Home Science A “fossil plant” turns out to be a petrified baby turtle

A “fossil plant” turns out to be a petrified baby turtle

A “fossil plant” turns out to be a petrified baby turtle

In an unexpected twist, researchers rediscover that what was thought to be a fossil plant was actually a fossilized baby turtle nicknamed “Turtwig.”

In the 1950s to 1970s, a Colombian priest, Father Gustavo Huertas, collected rocks and fossils near Villa de Leyva and misclassified two specimens as fossil plants based on their appearance. However, a recent study in the journal Palaeontologia Electronica found that these fossils were not plants, but rather the fossilized remains of baby turtles. Héctor Palma-Castro, a paleobotany student at the National University of Colombia, expressed surprise at the discovery.

The fossils, originally described in 2003 as Sphenophyllum colombianumdate back to the early Cretaceous period, 132 to 113 million years ago. Fabiany Herrera from the Field Museum in Chicago and her student Palma-Castro noticed unusual properties that did not correspond to those of a plant when they looked closely at the fossils.

Upon detailed analysis, Herrera suspected that the lines in the fossils might be bones, not plant veins. He contacted Edwin-Alberto Cadena, a paleontologist specializing in turtles at the Universidad del Rosario in Bogotá, who confirmed that the fossils appeared to be the shell of a newborn turtle.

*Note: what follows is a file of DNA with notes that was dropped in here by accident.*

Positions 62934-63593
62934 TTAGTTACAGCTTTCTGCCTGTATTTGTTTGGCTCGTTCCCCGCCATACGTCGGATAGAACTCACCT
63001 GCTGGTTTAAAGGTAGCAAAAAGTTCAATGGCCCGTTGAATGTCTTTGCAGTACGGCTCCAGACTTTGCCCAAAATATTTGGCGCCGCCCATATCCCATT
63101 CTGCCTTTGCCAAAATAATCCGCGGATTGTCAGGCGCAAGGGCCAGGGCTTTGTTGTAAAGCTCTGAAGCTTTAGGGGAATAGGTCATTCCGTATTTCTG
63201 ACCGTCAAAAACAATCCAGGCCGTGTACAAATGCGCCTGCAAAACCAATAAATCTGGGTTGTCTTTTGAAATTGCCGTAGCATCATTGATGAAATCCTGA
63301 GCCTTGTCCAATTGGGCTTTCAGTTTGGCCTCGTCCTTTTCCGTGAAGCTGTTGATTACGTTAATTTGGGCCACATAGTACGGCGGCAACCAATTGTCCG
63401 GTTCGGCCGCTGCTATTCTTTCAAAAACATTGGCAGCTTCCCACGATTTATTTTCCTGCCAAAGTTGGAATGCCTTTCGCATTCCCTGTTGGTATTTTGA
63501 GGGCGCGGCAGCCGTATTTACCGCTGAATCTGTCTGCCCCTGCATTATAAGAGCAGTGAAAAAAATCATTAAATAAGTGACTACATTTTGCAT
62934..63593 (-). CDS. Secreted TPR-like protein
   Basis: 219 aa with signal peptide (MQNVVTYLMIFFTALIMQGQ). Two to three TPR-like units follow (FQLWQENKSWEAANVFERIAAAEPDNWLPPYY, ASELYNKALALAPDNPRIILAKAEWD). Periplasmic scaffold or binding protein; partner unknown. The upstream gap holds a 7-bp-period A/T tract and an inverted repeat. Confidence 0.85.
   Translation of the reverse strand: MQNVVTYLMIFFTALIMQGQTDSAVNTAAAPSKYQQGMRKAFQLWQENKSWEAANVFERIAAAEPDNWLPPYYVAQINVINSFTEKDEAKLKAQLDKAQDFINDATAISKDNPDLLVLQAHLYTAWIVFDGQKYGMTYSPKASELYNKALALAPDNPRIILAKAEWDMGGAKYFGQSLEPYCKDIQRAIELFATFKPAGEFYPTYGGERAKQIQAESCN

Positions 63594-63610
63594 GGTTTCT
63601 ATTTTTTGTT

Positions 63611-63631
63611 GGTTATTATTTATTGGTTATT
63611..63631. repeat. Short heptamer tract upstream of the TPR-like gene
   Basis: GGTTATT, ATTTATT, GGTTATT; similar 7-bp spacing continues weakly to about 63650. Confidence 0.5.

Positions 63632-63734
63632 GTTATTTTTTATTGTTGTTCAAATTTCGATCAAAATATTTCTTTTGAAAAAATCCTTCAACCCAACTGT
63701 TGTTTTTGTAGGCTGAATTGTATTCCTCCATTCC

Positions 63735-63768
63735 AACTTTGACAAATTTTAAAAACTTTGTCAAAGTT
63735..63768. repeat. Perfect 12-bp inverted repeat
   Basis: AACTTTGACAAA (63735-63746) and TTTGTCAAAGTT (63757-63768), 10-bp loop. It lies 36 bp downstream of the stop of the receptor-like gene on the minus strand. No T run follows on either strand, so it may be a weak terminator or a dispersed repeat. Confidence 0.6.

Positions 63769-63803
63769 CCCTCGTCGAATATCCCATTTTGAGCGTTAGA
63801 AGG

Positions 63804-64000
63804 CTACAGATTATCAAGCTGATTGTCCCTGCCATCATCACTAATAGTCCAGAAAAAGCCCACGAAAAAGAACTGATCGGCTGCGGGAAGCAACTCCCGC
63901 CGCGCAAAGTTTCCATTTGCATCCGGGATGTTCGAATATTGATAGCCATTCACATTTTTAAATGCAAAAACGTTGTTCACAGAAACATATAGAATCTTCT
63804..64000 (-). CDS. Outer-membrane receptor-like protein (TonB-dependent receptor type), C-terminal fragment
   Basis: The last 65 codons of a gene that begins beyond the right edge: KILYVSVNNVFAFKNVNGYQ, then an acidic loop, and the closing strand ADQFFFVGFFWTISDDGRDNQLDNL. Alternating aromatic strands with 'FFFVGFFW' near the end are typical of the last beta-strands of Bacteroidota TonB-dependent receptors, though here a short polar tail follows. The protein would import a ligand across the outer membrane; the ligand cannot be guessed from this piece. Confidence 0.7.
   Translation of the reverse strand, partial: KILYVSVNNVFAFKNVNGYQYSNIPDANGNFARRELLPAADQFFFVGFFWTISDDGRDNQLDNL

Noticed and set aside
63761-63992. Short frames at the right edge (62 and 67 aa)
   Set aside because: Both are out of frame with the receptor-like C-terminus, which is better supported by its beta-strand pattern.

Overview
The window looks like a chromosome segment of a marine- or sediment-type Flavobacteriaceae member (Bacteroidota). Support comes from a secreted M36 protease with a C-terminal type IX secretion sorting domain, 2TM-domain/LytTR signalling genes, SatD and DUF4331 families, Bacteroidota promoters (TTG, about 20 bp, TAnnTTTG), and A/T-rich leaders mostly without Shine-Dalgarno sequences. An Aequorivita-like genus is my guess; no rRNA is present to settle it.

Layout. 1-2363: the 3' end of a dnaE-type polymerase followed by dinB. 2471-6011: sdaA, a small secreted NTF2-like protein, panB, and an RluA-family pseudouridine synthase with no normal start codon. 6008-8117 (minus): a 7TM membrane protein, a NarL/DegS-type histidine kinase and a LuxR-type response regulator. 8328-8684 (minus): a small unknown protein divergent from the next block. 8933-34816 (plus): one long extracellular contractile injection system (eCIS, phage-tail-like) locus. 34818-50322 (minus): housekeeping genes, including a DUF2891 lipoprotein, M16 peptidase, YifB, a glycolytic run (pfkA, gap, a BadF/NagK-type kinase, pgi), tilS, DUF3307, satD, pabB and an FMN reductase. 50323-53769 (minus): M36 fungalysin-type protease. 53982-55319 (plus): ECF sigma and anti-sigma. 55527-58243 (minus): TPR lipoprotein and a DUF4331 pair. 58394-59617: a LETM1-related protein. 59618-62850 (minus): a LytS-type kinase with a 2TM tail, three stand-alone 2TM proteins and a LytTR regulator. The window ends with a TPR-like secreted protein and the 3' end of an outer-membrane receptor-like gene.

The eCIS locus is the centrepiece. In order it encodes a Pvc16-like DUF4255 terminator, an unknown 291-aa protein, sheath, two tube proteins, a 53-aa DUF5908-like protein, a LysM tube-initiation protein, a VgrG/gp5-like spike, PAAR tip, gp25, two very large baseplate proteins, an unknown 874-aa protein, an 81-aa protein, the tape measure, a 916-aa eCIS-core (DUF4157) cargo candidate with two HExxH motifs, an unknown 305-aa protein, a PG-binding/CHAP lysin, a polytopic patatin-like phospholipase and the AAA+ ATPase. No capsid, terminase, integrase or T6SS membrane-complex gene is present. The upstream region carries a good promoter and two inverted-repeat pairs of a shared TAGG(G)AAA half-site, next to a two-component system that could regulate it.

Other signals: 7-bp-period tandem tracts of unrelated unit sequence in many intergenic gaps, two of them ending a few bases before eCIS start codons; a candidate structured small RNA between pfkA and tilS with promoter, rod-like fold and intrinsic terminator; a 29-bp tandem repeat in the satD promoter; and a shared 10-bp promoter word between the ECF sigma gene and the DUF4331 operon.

Further examination revealed that the fossils did not have the typical markings on the outside of a turtle’s shell. Cadena and his student Diego Cómbita-Romero determined that the fossils were the inner part of the shell of a young turtle, probably in a post-hatching stage between ages 0 and 1 year.

This discovery is significant because of the rarity of finding fossilized baby turtles. Cadena pointed out that these specimens could be relatives of other species of chalk turtles that reached up to fifteen feet in length.

The study also highlights the importance of re-examining historical collections in Colombia and highlights the need for deeper research on Early Cretaceous paleobotany, particularly flowering plants and gymnosperms. The project was supported by the National Geographic Society and the Field Museum’s Negaunee Integrative Research Center.


A Sphenophyllum from the Early Cretaceous or a young turtle?

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